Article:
Black hole swallows a star
MANILA, Philippines - For the first time, astronomers have seen a "supermassive" black hole in the process of devouring a star.
With the aid of the Galaxy Evolution Explorer in space, and the Pan-STARRS1 telescope in Hawaii, a team of astronomers was able to observe a star 2.7 billion light-years away from Earth being swallowed by a black hole.
It is the first time scientists were able to observe such phenomenon from start to finish, the US space agency NASA said Wednesday, May 2.
The team's findings were published on the online edition of the journal Nature on Wednesday.
A black hole is a region in space with a very strong gravitational field from which nothing can escape - even light. Scientists say there could be millions of black holes in the universe, formed due to stars dying out.
The astronomers, led by Suvi Gezari of the Johns Hopkins University in Baltimore, monitored hundreds of thousands of stars using the 2 telescopes.
In June 2012, the team was able to monitor a bright flare of ultraviolet light from a galaxy with a previously dormant black hole, which rang alarm bells - the phenomenon appeared to be a supernova, but the event lasted too long, according to the researchers.
"The longer the event lasted, the more excited we got, because we realized this is either a very unusual supernova or an entirely different type of event, such as a star being ripped apart by a black hole," Armin Rest of the Space Telescope Science Institute, part of the team, said in a press release by NASA.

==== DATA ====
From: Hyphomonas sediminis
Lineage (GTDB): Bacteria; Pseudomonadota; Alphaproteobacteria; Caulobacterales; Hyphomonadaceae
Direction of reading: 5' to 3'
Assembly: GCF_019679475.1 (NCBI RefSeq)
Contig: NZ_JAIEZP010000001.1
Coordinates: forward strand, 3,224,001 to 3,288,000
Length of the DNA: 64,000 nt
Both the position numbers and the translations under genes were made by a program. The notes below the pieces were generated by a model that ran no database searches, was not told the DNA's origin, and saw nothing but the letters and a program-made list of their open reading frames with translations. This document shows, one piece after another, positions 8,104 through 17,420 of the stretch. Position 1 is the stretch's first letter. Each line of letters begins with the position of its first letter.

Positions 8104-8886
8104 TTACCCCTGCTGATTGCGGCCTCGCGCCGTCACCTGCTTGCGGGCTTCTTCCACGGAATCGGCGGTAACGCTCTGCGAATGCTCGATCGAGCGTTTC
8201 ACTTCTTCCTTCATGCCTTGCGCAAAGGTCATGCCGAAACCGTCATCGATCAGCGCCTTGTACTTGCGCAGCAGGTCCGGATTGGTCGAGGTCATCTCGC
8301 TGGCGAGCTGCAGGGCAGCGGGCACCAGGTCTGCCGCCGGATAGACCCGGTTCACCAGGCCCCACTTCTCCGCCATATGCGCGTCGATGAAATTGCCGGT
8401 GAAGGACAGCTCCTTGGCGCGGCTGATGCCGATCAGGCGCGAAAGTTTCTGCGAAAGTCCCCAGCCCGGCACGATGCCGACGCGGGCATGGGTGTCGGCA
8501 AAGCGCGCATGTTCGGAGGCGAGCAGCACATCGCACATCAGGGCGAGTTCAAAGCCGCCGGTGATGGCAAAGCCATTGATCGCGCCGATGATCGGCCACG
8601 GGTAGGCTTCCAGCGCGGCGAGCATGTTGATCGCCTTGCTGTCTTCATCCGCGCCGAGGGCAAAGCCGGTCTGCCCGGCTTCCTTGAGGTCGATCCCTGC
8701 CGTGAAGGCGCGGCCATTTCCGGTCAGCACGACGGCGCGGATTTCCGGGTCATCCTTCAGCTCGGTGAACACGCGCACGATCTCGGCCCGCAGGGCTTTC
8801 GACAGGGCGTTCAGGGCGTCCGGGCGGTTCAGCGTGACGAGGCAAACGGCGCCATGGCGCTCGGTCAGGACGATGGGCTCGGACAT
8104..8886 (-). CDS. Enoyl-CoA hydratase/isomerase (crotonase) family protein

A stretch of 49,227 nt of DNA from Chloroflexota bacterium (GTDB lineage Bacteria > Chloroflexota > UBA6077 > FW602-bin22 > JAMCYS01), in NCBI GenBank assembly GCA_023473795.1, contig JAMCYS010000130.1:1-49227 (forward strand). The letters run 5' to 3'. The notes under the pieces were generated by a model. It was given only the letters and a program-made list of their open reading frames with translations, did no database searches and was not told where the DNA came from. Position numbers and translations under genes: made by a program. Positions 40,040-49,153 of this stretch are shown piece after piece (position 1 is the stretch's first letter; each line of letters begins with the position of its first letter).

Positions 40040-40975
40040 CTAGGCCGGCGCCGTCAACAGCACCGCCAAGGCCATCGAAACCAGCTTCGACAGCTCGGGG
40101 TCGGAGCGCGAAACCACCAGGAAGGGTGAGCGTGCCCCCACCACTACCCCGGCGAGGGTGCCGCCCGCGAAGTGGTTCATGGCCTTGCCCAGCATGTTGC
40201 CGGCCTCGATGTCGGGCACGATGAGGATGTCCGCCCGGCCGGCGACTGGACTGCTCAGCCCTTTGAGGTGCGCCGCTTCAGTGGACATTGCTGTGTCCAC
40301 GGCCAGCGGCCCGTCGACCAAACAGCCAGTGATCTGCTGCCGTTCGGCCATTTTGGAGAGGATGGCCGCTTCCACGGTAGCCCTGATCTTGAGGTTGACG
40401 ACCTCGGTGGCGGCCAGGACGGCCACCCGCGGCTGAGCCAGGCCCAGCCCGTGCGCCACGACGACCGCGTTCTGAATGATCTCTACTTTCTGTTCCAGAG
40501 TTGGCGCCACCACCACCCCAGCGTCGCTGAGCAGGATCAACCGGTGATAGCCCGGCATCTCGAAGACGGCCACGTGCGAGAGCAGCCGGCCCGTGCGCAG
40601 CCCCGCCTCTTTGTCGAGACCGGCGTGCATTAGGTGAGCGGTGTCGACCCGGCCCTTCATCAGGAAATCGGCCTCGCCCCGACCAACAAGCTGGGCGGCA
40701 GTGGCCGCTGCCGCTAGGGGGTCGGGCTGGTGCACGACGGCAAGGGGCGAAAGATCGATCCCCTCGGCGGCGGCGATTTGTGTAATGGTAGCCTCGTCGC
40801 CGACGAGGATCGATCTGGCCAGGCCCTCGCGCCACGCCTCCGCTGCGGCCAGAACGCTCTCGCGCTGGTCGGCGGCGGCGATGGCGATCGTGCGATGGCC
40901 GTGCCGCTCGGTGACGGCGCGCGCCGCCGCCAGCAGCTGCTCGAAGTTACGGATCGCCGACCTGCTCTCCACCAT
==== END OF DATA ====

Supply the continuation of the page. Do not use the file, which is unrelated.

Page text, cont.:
They subsequently observed the phenomenon for the next 12 months, and upon analysis, the team found out they were looking at a black hole literally in the process of killing a star.
"When the star is ripped apart by the gravitational forces of the black hole, some part of the star's remains falls into the black hole while the rest is ejected at high speeds… We are seeing the glow from the stellar gas falling into the black hole over time," Gezari was quoted by in a NASA release.
"We're also witnessing the spectral signature of the ejected gas, which we find to be mostly helium. It is like we are gathering evidence from a crime scene. Because there is very little hydrogen and mostly helium in the gas, we detect from the carnage that the slaughtered star had to have been the helium-rich core of a stripped star," Gezari added.
In the past, scientists were only able to observe the remnants of such phenomenon. - Rappler.com